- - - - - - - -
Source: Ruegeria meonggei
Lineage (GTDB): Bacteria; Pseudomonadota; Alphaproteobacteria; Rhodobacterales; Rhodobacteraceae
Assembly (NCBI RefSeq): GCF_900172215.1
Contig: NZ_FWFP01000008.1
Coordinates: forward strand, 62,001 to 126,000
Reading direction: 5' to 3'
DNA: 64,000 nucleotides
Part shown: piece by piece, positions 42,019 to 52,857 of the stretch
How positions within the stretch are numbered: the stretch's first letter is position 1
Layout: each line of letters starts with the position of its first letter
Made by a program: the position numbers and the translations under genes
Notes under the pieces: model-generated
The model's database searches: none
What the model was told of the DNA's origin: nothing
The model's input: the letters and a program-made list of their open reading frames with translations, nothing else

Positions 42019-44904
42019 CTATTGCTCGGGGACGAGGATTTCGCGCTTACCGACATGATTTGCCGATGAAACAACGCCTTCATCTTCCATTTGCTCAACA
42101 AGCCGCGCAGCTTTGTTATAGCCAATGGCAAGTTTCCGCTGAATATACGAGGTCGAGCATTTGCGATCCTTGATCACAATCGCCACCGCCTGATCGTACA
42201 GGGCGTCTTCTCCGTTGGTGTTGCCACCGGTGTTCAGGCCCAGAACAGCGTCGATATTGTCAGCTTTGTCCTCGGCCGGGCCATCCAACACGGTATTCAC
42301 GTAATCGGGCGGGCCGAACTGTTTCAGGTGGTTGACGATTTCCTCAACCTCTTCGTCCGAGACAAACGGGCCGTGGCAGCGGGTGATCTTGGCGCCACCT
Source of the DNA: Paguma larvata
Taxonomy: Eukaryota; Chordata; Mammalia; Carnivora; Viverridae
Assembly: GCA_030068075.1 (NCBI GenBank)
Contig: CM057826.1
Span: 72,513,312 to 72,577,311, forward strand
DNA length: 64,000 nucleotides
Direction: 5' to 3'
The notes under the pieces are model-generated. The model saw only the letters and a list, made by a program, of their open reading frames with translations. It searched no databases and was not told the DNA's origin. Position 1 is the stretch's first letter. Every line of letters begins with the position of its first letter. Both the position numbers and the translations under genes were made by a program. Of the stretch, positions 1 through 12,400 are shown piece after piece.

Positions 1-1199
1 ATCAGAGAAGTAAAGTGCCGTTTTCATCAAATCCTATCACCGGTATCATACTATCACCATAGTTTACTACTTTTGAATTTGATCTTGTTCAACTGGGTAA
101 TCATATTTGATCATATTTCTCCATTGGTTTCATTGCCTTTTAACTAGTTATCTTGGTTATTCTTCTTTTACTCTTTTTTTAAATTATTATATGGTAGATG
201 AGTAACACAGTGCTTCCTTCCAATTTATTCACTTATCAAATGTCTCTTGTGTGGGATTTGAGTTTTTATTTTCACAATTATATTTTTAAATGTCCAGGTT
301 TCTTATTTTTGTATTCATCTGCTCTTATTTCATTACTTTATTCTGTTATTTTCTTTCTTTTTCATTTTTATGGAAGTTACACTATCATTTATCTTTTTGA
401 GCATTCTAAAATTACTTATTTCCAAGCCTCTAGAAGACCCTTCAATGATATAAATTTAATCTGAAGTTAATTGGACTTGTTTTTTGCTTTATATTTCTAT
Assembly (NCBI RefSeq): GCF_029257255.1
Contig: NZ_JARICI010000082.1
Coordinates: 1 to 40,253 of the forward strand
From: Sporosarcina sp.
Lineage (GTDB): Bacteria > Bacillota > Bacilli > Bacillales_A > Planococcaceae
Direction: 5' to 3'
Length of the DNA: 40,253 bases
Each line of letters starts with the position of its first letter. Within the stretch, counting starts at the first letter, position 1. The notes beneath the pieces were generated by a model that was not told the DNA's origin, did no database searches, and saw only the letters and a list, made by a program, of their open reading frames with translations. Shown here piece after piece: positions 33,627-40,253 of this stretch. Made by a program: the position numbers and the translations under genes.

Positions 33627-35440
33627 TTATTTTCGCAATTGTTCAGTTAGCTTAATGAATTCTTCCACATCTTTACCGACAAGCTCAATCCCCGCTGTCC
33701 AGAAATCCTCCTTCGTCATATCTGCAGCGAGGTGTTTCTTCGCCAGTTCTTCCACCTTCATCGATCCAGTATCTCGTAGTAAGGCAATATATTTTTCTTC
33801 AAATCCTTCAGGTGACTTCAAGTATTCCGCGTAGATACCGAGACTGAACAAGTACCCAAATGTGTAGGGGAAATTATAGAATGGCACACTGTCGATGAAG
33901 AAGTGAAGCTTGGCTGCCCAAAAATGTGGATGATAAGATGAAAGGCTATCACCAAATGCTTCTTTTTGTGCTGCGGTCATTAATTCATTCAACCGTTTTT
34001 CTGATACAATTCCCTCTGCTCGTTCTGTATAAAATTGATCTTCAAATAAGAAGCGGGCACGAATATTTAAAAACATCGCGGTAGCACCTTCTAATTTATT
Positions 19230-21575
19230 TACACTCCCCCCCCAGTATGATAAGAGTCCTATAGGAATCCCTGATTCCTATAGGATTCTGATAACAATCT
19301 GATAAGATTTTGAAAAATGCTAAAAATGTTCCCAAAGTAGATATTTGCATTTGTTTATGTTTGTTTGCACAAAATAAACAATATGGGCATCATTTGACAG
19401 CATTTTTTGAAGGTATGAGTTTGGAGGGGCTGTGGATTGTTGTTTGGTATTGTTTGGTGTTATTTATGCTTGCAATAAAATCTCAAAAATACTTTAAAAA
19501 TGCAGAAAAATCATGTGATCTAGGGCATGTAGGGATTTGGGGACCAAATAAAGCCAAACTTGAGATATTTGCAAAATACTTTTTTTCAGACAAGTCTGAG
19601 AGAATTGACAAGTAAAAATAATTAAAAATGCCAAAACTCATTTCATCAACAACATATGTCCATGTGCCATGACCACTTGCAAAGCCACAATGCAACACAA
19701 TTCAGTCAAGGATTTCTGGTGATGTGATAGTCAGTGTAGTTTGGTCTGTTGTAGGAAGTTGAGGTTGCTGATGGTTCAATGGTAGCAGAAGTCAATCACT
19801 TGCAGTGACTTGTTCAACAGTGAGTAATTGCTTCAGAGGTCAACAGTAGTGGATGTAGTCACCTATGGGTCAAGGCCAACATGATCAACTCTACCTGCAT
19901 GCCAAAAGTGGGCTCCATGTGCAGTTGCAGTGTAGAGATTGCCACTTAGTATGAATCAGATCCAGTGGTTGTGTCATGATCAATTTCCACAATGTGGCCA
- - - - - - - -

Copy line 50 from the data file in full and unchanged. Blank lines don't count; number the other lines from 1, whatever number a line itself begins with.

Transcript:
19230 TACACTCCCCCCCCAGTATGATAAGAGTCCTATAGGAATCCCTGATTCCTATAGGATTCTGATAACAATCT